1887
Volume 18, Issue 2
  • ISSN 0957-6851
  • E-ISSN: 1569-9838
USD
Buy:$35.00 + Taxes

Abstract

Along with the rapid economic development of China, the Chinese language is becoming a popular target language of learning in the world. A large number of learners try hard to learn Chinese. It is even believed that this situation is not a fad; instead it will continue and will make Chinese a world language. This paper is a conceptual and theoretical refutation of the possibility of such a happening. An analysis is made with occasional comparison to English from the perspectives of sociolinguistics and specific limitations of the Chinese language. It is argued that the concept of world language is related to the concept of language dominance. Although economic status and population of speakers may facilitate the promotion of a language, they are far from enough to make it possible. A language spreads on several more conditions. Among them are the broad acceptance of the traditional culture that a language represents, extensively scattered speech communities, a multiplicity of audio-visual publications of wide circulation, and more importantly, ease of learning and use. Evidence shows that none of these conditions currently exists for Chinese. In particular, the complexity and difficulty of the writing system handicap its spread.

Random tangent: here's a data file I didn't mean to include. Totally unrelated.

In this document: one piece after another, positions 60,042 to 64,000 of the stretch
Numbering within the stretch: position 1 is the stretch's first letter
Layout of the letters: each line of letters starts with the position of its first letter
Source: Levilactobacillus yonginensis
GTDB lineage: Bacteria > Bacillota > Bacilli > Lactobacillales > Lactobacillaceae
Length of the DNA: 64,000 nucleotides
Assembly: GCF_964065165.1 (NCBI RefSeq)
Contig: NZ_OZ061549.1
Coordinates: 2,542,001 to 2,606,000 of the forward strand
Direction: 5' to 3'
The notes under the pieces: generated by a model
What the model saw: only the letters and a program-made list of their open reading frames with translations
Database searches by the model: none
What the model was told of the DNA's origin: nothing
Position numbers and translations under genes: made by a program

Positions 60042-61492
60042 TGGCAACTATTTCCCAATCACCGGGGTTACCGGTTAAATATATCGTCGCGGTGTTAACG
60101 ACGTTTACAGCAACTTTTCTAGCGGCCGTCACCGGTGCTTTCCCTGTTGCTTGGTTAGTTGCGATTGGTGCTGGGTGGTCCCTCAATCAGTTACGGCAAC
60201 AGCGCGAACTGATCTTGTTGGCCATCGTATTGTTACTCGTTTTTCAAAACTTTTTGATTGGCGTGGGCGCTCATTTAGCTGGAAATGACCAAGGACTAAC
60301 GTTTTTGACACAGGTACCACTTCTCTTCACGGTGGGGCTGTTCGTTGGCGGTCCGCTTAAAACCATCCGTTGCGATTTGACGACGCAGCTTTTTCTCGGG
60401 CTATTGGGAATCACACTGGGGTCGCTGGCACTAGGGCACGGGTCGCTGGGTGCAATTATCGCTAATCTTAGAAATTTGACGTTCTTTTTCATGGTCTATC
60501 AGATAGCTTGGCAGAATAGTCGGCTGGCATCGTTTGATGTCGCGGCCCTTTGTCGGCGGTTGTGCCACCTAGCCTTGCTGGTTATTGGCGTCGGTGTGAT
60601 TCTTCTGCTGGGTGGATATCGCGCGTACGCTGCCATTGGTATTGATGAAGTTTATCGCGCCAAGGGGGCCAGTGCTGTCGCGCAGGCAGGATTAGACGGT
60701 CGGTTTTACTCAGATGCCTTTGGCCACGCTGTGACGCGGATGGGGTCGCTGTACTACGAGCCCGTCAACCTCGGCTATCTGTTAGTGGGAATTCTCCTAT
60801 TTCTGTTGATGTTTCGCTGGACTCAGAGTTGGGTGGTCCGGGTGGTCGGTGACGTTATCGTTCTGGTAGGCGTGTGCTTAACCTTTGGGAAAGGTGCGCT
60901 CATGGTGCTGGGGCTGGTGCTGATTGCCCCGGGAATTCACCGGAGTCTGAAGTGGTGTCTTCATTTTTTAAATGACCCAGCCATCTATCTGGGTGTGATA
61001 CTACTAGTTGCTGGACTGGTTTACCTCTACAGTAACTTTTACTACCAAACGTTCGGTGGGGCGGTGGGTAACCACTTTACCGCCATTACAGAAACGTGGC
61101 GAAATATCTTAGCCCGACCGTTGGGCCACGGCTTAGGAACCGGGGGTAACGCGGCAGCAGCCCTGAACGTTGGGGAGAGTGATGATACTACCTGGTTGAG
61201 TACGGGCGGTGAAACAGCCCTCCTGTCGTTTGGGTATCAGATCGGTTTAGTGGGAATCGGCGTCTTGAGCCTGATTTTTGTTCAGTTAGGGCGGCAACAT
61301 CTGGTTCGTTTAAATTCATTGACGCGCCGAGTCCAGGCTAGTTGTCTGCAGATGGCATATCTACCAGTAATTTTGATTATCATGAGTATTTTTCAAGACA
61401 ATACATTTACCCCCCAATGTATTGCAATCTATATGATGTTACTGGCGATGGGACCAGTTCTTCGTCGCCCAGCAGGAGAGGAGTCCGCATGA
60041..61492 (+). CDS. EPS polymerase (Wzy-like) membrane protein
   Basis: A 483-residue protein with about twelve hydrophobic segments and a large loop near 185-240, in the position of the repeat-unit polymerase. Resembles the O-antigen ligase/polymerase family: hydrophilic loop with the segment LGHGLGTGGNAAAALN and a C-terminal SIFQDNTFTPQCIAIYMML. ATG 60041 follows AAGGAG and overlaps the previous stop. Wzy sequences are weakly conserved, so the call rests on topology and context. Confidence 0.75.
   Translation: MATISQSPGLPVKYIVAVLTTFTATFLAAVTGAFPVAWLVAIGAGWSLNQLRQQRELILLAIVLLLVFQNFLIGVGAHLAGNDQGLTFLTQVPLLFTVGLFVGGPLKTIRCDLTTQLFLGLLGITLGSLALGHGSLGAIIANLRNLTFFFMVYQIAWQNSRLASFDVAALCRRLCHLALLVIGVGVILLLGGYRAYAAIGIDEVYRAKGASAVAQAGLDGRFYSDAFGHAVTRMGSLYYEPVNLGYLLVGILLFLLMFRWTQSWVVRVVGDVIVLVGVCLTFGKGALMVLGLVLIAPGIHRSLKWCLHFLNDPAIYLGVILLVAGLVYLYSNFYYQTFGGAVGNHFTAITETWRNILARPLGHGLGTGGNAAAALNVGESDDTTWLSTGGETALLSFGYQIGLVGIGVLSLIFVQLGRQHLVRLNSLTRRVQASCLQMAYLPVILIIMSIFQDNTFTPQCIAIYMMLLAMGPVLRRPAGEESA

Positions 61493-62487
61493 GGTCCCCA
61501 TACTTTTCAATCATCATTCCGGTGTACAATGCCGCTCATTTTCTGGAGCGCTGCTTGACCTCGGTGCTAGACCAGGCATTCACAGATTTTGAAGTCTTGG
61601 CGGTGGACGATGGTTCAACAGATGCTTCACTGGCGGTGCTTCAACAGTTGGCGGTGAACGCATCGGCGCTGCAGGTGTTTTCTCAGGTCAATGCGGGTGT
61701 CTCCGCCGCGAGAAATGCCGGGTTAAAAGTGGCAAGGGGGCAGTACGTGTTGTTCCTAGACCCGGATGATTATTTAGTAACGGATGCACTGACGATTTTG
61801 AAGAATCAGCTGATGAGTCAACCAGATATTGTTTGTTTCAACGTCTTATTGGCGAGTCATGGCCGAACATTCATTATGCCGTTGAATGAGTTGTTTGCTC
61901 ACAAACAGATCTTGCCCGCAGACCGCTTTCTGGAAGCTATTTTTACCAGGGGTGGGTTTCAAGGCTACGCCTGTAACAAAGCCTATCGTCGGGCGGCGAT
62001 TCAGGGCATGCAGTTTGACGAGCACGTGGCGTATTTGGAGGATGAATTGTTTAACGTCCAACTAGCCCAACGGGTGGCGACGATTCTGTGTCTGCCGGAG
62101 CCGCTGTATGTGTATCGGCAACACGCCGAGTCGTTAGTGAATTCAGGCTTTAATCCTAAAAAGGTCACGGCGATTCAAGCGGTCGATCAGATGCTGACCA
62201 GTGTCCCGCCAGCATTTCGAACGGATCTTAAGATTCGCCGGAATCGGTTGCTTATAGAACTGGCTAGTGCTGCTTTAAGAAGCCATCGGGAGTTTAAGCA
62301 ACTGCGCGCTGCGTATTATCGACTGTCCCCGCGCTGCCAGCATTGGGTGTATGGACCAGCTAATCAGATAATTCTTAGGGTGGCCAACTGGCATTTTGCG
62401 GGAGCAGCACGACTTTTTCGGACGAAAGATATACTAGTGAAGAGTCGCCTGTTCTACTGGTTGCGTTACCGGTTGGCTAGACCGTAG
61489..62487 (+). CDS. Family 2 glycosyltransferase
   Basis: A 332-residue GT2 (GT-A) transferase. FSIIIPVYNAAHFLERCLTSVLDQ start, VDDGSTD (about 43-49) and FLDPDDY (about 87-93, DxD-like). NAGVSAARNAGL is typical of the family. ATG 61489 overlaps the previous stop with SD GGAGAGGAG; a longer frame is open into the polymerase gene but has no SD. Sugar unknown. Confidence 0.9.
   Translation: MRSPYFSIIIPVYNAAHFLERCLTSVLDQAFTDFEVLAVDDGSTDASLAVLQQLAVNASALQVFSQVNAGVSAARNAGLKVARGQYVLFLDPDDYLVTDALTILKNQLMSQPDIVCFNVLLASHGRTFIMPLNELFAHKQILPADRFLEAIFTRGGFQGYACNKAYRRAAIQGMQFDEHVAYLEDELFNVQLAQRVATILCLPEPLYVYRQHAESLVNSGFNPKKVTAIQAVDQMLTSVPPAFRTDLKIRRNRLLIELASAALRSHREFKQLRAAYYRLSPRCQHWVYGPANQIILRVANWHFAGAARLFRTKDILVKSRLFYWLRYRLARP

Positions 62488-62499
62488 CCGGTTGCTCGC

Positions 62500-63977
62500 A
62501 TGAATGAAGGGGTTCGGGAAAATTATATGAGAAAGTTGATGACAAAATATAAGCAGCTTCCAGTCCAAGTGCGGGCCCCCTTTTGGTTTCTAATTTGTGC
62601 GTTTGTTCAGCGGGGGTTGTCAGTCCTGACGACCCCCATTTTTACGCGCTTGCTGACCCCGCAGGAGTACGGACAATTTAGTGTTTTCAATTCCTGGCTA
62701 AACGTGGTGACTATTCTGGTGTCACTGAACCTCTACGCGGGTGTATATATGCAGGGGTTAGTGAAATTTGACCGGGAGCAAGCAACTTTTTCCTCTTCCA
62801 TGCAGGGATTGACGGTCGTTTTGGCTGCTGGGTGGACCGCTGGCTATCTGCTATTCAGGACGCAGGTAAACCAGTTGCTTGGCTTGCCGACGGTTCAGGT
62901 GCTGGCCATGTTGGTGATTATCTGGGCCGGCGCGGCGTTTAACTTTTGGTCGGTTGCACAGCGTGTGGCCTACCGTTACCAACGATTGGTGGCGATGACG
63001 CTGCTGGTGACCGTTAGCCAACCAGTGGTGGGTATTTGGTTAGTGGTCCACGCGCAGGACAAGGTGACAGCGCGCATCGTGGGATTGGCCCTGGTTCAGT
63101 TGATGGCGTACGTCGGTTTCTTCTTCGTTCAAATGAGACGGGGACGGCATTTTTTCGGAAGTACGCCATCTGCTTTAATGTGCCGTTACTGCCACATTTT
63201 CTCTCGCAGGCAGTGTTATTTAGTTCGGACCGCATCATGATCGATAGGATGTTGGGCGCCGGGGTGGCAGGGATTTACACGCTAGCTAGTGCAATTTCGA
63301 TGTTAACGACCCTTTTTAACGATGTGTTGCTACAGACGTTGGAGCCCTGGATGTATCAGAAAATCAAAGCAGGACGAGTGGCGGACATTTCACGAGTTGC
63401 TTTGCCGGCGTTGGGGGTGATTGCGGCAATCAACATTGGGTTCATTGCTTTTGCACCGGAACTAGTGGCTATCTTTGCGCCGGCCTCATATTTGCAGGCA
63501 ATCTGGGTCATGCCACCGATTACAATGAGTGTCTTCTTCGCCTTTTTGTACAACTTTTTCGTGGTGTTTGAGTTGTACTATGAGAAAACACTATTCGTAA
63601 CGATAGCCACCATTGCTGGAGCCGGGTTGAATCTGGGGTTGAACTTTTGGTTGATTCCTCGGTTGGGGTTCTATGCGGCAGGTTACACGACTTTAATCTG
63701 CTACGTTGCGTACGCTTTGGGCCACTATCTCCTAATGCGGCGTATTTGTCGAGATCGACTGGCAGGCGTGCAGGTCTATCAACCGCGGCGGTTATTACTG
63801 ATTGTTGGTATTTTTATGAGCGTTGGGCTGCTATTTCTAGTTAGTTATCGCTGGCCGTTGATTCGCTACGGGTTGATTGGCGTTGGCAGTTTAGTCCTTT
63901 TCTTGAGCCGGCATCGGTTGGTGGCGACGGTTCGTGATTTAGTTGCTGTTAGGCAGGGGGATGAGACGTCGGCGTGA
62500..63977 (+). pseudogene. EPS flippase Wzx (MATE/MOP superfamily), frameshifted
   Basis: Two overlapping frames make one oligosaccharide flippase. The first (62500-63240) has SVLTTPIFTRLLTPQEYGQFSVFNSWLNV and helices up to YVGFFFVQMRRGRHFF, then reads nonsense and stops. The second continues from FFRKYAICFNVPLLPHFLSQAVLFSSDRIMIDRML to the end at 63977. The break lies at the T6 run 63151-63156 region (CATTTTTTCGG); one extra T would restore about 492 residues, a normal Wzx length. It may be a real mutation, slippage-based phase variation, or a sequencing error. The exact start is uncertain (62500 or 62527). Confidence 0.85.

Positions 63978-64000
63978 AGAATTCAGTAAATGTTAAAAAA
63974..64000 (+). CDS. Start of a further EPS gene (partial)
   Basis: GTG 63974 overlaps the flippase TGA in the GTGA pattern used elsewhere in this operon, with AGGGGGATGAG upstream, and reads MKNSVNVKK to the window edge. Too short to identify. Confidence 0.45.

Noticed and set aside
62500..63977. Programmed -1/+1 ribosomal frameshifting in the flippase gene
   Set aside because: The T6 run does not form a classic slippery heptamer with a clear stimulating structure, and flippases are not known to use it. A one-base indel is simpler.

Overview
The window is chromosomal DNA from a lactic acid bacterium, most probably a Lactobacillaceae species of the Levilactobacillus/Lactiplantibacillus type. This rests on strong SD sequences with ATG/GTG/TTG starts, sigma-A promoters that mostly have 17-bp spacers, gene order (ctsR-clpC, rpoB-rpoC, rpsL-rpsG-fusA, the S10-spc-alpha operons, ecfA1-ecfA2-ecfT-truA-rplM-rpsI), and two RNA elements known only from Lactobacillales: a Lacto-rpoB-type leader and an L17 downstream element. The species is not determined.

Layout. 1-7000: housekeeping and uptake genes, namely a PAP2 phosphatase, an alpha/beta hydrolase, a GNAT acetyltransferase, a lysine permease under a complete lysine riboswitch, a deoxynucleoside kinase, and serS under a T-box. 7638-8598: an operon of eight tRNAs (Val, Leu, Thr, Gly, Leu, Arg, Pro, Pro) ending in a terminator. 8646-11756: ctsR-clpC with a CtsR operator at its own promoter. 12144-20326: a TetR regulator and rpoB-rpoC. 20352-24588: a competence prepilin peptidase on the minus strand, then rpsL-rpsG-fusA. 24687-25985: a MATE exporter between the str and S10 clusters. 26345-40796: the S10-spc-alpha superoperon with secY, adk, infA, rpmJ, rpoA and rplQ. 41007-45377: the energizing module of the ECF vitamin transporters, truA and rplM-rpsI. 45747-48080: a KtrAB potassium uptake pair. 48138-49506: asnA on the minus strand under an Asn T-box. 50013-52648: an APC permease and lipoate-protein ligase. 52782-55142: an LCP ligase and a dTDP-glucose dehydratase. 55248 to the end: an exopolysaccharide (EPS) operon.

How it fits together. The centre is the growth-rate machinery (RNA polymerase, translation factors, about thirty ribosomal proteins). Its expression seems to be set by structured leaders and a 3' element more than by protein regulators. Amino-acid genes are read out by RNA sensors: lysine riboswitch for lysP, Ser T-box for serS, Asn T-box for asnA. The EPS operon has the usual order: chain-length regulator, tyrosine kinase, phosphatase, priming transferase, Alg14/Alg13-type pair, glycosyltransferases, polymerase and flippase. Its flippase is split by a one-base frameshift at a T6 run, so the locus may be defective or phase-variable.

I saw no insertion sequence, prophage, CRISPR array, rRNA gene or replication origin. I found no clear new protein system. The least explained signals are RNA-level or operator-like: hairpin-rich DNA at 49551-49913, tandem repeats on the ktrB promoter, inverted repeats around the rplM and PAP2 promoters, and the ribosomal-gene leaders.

Loading

Article metrics loading...

/content/journals/10.1075/japc.18.2.13lu
2008-01-01
2019-08-23
Loading full text...

Full text loading...

References

http://instance.metastore.ingenta.com/content/journals/10.1075/japc.18.2.13lu
Loading
  • Article Type: Research Article
This is a required field
Please enter a valid email address
Approval was successful
Invalid data
An Error Occurred
Approval was partially successful, following selected items could not be processed due to error